Chuck Winter has called to our attention an article in the current edition of WORLD magazine which focuses on the drought conditions in Kosciusko County, Indiana, which includes the Warsaw/Winona Lake area. Here is an excerpt–to read the entire article click here.
Our parched land
Farmers contemplate mowing cornfields, water reservoirs are sinking, and crop prices are skyrocketing as the United States swelters through its worst drought in a half-century | Daniel James Devine
KOSCIUSKO COUNTY, Ind.—The corn stalks in north central Indiana stand thin and pale, like rows of prison camp inmates. They’re short—about chest height, when they should be 7 or 8 feet tall this time of year. Their leaves are curled and limp to the touch, sometimes browned near the tips. They ought to be stiff, sharp, and deep green.
The problem is there’s no water here. At least not enough to replenish the sandy gray soil. Though scattered clouds flung raindrops here and there on a mid-July day, they were just teasing.
“We’ve had little showers come through,” said Matt Roberts, who runs a fourth-generation family farm in Syracuse. “It’s all been less than an inch.” As of midsummer, the largest downpour Roberts had seen since the growing season began was seven-tenths of an inch, in June.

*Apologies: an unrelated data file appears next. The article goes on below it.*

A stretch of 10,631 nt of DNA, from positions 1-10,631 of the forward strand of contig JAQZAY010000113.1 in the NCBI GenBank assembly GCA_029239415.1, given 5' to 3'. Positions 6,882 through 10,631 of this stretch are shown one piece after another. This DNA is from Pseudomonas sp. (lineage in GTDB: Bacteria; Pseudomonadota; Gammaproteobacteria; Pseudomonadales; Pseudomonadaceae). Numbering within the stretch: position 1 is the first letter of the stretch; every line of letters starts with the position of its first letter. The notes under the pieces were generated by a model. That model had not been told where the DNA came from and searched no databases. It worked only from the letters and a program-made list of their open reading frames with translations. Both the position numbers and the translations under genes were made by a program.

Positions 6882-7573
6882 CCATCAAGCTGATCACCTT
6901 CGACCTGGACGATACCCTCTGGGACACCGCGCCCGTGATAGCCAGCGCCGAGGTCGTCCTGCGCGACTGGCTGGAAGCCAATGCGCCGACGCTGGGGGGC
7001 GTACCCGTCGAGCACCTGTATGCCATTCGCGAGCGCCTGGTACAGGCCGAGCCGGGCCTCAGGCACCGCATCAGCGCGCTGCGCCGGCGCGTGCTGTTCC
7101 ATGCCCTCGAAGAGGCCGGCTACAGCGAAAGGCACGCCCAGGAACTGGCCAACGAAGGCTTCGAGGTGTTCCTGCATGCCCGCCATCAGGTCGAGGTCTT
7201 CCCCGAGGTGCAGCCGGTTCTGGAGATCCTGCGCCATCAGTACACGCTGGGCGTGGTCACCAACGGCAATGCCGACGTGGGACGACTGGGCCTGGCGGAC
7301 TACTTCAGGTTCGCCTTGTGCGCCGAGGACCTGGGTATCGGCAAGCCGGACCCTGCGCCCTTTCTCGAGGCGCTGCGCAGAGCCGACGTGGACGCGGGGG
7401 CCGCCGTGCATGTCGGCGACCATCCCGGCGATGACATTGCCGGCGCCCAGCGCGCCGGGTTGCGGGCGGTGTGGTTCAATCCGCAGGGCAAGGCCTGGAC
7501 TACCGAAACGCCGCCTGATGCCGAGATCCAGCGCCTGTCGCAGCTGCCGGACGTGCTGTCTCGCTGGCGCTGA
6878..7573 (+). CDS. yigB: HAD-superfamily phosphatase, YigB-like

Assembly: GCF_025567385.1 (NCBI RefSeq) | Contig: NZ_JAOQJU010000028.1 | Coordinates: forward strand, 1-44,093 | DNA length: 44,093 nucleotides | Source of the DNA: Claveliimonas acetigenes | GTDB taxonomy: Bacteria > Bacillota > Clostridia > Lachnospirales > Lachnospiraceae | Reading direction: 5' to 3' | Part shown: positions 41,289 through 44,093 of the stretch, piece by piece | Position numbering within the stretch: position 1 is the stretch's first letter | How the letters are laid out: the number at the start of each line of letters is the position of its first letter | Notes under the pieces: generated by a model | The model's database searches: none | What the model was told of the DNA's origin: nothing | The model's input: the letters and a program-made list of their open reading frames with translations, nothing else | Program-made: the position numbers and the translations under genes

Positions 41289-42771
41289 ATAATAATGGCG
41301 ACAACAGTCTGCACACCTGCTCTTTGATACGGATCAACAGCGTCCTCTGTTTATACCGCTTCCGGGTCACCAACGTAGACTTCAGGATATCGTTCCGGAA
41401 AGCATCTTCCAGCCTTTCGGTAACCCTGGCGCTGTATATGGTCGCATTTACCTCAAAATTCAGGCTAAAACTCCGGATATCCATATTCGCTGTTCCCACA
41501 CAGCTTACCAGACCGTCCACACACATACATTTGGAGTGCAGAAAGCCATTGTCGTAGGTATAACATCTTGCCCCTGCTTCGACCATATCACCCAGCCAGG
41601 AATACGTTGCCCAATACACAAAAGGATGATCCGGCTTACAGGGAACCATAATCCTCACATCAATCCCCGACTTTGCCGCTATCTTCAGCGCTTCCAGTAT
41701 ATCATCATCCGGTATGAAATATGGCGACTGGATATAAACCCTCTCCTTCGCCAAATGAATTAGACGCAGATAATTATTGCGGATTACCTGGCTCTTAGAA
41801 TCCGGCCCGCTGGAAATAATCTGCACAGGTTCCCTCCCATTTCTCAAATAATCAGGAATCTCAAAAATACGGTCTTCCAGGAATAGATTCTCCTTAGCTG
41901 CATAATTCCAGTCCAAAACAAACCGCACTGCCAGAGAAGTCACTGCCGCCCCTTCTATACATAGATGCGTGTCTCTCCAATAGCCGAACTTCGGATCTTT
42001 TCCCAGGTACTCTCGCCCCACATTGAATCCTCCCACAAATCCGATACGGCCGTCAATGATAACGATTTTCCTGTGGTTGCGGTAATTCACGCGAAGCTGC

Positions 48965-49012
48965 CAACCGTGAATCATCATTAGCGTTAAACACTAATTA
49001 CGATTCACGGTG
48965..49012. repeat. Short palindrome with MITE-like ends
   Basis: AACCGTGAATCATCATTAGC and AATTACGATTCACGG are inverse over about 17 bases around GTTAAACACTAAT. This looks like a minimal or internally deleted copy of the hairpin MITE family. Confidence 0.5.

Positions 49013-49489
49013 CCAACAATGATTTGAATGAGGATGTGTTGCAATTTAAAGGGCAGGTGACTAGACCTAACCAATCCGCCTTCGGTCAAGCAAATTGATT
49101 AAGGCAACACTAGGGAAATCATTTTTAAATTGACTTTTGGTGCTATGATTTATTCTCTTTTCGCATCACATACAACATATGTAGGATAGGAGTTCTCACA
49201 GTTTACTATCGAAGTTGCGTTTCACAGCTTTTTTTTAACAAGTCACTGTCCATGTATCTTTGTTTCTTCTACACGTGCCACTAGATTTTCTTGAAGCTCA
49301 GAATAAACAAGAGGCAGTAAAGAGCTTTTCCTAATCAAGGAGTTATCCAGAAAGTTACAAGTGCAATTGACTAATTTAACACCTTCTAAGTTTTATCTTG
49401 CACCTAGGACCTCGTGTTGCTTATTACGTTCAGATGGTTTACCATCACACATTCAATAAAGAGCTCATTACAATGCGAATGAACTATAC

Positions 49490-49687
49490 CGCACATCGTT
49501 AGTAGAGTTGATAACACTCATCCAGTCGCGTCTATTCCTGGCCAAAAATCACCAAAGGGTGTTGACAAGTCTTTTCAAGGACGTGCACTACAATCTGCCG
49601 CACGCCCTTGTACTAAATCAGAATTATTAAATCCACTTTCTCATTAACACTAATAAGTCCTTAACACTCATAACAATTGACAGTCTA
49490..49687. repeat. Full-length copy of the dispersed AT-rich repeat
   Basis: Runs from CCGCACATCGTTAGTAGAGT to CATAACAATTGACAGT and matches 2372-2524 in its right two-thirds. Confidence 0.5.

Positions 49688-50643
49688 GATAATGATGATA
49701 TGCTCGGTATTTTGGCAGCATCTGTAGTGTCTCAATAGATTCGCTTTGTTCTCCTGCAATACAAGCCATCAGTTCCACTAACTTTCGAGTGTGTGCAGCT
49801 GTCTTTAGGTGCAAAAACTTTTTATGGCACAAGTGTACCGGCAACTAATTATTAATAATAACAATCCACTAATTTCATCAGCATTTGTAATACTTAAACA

“It dried up the next day. You couldn’t even tell it rained.”
Rain has been in short supply at many farms this summer. It’s steered around entire states as mountains and plains stretching from California to Michigan have experienced severe drought. Prolonged hot weather is shriveling crops, fueling wildfires, and sapping rivers and water reservoirs. Kosciusko County, Ind., is one of nearly 1,300 counties in 29 states that the U.S. Department of Agriculture listed as natural disaster zones this summer—the largest disaster declaration in the agency’s 150-year history.
Federal meteorologists say the drought is the most widespread the United States has endured since 1956. As corn and soybeans wilted under the sun, market prices for the two crops spiked, threatening to shoot up food prices in local grocery stores and foreign markets. In the meantime, farming communities in Indiana and elsewhere will have to cope with unforeseen losses.
“I know that the good Lord is going to take care of us,” said Roberts, 30, who has been praying for rain at the dinner table with his wife and 3-month-old son. Roberts expects to lose an entire cornfield this year for the first time in his life. He farms about 250 acres apiece of corn and soybeans and has never used artificial irrigation, since rains and thick soil have, in the past, been sufficient to quench his crops.
Now, corn stalks are scraggly and bean plants are knee-high instead of waist-high. It’s been so hot here—triple digits some days—there’s often no morning dew. In some cases, ears of corn have grown only as thick as a thumb, with tiny kernels. Sections of Roberts’ cornfields have no ears at all, because pollen from the corn tassels never fertilized the dehydrated plants.